Electronics Payments International lists the top five terms tweeted on payments tech in Q3 2021, based on data from GlobalData’s Banking & Payments Influencer Platform.
The top trends are the most mentioned terms or concepts among Twitter discussions of more than 150 payments tech experts tracked by GlobalData’s Banking & Payments Influencer platform during the third quarter (Q3) of 2021.
1. Fintech – 2,856 mentions
Technology firm Bullish’s plans to go public, financial technology company PayPal revamping its app with new services, and news that a European country is expected to become cashless first were some of the popular discussions on fintech in Q3 2021.
Brock Pierce, CEO of information technology company Helios, shared an article on plans of Bullish, a technology company focused on financial services, to go public through a merger with a blank check company Far Peak Acquisition Corporation. A part of the blockchain software company Blockone, Bullish is looking to launch its own regulated cryptocurrency exchange. The merger had a proforma equity value of $9.0bn at $10 a share at the time of signing. The transaction is expected to be completed by the end of 2021, subject to other regulatory approvals and closing conditions, the article noted.
Fintech also trended in discussions around how PayPal’s expansion of services through its app can become a threat to banks in an article shared by Jim Marous, co-publisher of an online publication The Financial Brand. PayPal is revamping its app to include investment, banking, crypto, communication, and shopping services. The company believes that the new services will be critical to reaching its one billion active daily users target, the article detailed.
In another tweet, Theodora Lau, founder of financial consulting services provider Unconventional Ventures, shared an article on which European country is leading in the race to become cashless first. The article noted that the UK, South Korea, Norway, Poland, Finland, Sweden and Czech Republic, are strong contenders in the race for a cashless society, although no country has completely abandoned cash transactions.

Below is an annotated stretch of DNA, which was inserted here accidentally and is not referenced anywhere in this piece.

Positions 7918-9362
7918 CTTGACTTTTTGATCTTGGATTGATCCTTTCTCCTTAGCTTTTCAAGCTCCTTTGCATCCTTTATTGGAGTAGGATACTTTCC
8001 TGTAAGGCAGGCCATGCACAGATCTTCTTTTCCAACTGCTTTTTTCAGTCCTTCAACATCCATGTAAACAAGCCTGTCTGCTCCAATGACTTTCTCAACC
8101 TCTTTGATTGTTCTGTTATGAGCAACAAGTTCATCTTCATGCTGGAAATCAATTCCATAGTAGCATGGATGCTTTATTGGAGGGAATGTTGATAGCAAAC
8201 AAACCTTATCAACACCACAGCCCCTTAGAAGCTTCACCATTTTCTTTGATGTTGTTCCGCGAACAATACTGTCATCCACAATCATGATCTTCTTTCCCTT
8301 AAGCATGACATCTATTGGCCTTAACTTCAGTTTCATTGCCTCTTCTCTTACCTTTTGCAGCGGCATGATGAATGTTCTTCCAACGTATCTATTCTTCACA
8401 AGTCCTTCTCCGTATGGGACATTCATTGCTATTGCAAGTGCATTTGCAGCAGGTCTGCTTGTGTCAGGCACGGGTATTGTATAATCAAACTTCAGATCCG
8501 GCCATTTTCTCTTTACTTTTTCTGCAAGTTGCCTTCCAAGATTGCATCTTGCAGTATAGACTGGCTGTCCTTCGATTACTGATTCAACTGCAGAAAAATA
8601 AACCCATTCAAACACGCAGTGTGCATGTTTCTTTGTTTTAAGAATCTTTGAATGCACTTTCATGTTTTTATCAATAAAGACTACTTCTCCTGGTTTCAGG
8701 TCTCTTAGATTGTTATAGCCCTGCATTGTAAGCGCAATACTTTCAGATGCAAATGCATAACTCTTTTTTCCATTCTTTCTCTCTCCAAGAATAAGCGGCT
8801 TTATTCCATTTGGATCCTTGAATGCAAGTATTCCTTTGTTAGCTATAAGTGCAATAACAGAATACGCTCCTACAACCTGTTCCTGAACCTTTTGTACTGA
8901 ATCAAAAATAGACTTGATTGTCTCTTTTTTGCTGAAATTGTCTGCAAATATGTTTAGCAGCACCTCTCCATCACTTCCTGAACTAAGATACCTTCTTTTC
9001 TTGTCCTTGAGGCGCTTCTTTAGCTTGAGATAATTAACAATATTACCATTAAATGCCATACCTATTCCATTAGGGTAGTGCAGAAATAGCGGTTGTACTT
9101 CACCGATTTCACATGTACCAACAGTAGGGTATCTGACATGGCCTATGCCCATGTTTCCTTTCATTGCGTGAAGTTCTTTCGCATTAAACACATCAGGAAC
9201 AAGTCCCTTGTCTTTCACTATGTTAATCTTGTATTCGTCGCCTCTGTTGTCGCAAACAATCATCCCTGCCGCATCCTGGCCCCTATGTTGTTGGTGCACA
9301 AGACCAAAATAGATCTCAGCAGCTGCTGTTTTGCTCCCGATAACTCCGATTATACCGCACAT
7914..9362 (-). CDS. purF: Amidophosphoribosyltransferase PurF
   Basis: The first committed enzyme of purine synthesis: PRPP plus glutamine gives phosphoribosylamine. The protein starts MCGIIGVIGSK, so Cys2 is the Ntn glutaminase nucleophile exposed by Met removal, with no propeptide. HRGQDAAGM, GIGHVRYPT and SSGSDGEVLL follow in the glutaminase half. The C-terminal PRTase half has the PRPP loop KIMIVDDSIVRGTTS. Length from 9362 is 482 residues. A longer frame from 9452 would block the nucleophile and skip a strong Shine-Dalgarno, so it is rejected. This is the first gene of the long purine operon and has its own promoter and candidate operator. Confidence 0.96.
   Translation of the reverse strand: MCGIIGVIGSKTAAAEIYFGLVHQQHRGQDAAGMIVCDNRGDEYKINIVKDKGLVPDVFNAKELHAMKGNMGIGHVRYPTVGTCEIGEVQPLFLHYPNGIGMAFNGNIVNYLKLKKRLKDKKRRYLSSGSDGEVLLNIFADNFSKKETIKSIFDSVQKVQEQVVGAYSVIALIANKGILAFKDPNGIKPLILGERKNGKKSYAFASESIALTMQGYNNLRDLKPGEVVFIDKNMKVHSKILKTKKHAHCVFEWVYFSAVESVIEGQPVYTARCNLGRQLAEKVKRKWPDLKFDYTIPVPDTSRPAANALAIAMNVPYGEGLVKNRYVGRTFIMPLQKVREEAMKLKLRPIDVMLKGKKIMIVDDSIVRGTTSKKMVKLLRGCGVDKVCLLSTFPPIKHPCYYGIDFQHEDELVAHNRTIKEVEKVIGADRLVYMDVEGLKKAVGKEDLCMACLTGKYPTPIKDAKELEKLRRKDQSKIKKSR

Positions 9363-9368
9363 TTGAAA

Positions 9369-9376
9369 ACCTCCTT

Sweden and South Korea are currently leading the race globally, while the former is leading its cashless strategy in Europe, the article detailed. Sweden’s central bank Riksbank, for instance, reported that cash transactions declined to 9% in 2020 compared to 39% in 2010. Furthermore, data from the European Union’s statistical office Eurostat revealed that 82% of the Swedish population resorted to online purchases.
Big announcement yesterday from @B1 and @Bullish
"Bullish, a unit of blockchain software company Blockone, plans to launch a regulated crypto exchange later this year."#NYSE #publiccompany #investing #trading #fintech https://t.co/mTJBLL57ZN
— Brock Pierce (@brockpierce) July 10, 2021
2. Cryptocurrency / Crypto Currency – 1,588 mentions
The top banks that are investing in crypto and blockchain companies, investment banker JPMorgan becoming the first major bank to offer cryptocurrency funds to retail wealth clients, and automotive company Tesla CEO Elon Musk’s views on the US government regulating the crypto market were some of the popular discussions in Q3.
Chris Gledhill, an independent fintech expert, shared an article on investment by leading banks in crypto and blockchain companies in 2021. About 55 banks out of the top 100 banks, ranked based on funds under management, have invested in blockchain or cryptocurrency companies either directly or through subsidiaries, the article noted. Barclays, Citigroup, Goldman Sachs, JPMorgan Chase, and BNP Paribas made the highest number of cryptocurrency investments.